But Mark Levy, a former member of the Clinton administration and a law school classmate of the nominee, says Mr Alito was taking seriously a Supreme Court precedent from the previous year, in which the court overturned as unconstitutional a federal law banning gun possession near schools.

Six federal appeals courts refused to apply that precedent.

But Roger Pilon, of the libertarian Cato Institute, says the problem is not that Mr Alito tried to apply Supreme Court precedent – which appeals court judges are meant to do – but that the other judges did not. Mr Alito’s ruling in the case – whether right or wrong – was “well within the bounds of accepted judicial decision-making”, says Mr Levy, who is a Supreme Court expert at the law firm Kilpatrick Stockton.

Liberal groups have also tried to depict Mr Alito as an opponent of individual rights.

The Alliance for Justice, a pro-abortion group, studied third circuit rulings in which there was at least one dissent and found that, in cases that pitted an individual against the government, Mr Alito sided against the individual 82 per cent of the time.

Leftwing groups say these kind of statistics prove that Mr Alito is more rightwing than anyone on the Supreme Court – and “more dangerous”, says Elliot Mincberg, legal director of the liberal lobby group, People for the American Way, than Judge Antonin Scalia, the firebrand conservative with whom he is most often compared.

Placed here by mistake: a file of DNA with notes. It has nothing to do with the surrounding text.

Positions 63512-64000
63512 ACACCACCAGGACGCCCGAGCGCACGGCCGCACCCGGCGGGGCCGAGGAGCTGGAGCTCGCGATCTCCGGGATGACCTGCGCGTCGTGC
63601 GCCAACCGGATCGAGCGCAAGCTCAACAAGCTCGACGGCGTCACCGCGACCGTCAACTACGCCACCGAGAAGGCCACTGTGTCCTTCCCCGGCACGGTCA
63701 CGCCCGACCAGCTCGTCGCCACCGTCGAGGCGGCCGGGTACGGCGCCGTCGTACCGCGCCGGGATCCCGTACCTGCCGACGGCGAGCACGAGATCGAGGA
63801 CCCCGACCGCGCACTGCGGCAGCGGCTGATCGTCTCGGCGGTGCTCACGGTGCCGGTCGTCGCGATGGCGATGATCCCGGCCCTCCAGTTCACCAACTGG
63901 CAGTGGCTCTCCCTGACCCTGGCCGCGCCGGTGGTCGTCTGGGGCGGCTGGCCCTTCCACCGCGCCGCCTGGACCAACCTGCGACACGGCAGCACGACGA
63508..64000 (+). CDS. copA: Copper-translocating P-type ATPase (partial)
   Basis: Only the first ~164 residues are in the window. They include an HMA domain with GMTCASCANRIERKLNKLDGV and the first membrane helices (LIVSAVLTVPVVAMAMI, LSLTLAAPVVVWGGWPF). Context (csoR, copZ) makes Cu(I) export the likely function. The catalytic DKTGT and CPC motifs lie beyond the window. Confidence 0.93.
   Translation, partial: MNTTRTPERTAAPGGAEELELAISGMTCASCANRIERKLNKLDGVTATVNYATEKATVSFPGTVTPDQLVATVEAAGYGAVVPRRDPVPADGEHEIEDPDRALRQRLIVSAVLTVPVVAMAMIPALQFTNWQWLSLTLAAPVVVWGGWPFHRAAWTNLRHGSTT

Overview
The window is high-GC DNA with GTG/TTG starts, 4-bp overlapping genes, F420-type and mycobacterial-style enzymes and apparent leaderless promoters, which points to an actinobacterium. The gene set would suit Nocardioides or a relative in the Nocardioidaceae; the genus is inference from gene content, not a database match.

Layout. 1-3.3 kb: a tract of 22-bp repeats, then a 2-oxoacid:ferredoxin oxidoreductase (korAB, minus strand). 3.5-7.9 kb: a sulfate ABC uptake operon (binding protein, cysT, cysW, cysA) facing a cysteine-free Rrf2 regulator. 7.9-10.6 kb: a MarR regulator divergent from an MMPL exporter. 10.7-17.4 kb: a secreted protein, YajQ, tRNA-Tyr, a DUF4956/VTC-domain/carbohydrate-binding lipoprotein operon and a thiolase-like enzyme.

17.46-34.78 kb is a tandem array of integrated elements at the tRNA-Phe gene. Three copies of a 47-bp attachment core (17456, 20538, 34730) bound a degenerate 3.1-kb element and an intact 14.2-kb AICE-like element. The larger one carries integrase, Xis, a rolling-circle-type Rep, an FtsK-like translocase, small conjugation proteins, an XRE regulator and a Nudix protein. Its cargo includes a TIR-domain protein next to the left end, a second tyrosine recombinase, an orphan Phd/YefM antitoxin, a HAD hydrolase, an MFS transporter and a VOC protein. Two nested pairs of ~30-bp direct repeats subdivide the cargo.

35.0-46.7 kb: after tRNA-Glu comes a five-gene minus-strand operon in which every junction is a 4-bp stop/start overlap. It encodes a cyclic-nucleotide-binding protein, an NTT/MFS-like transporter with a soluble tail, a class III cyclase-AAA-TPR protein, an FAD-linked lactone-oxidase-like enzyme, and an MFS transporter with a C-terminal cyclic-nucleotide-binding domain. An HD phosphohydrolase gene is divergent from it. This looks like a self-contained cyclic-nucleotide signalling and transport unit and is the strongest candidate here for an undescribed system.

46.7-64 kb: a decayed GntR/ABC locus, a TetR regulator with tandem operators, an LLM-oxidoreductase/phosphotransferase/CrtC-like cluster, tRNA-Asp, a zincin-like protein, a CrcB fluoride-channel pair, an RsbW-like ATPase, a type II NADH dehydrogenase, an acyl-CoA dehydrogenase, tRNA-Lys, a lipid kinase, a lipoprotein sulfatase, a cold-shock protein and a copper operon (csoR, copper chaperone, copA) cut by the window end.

But many legal scholars question the value of such statistical analyses, since they focus on results rather than reasoning. Judging a case purely by which side won can yield absurd conclusions, says Mr Pilon.

Look at the Supreme Court case overturning the law banning guns near schools, he asks: does that prove that the Supreme Court approves of school shootings? It is similarly wrong to conclude that Mr Alito opposes individual rights, based on such statistical analyses, he says.

But the most serious questions about Mr Alito have been raised not by his court rulings but by a 1985 job application to the Reagan Justice Department in which Mr Alito made clear his strong opposition to abortion, and a 2000 speech in which he espoused a view of the constitution that would give the White House almost unlimited power in the “war on terror”.

Rightwing activists dismiss such concerns as absurd, arguing that the vast majority of Americans share Mr Alito’s visceral antipathy to abortion and support for the White House in the war on terrorism – a view that is not supported by opinion polls.

Both issues will be hotly disputed in this week’s hearings – and either one could trip up the nominee.

But in the end, Mr Alito seems likely to be confirmed because two months of diligent digging have revealed little more than what many Americans have suspected from the beginning: that Mr Alito is a conservative.


http://news.ft.com/cms/s/6c22805c-8083-11da-8f9d-0000779e2340.html
Link Posted: 1/8/2006 7:58:24 PM EDT
[Last Edit: 1/8/2006 7:58:49 PM EDT by gmtmaster]
Wish I could give em a good 'ol publican opinion on DU........ But........... They got me.............


Got 200+ posts though!
Link Posted: 1/8/2006 8:21:46 PM EDT
Good read!
Link Posted: 1/9/2006 7:23:22 AM EDT


12:00 today the hearings start.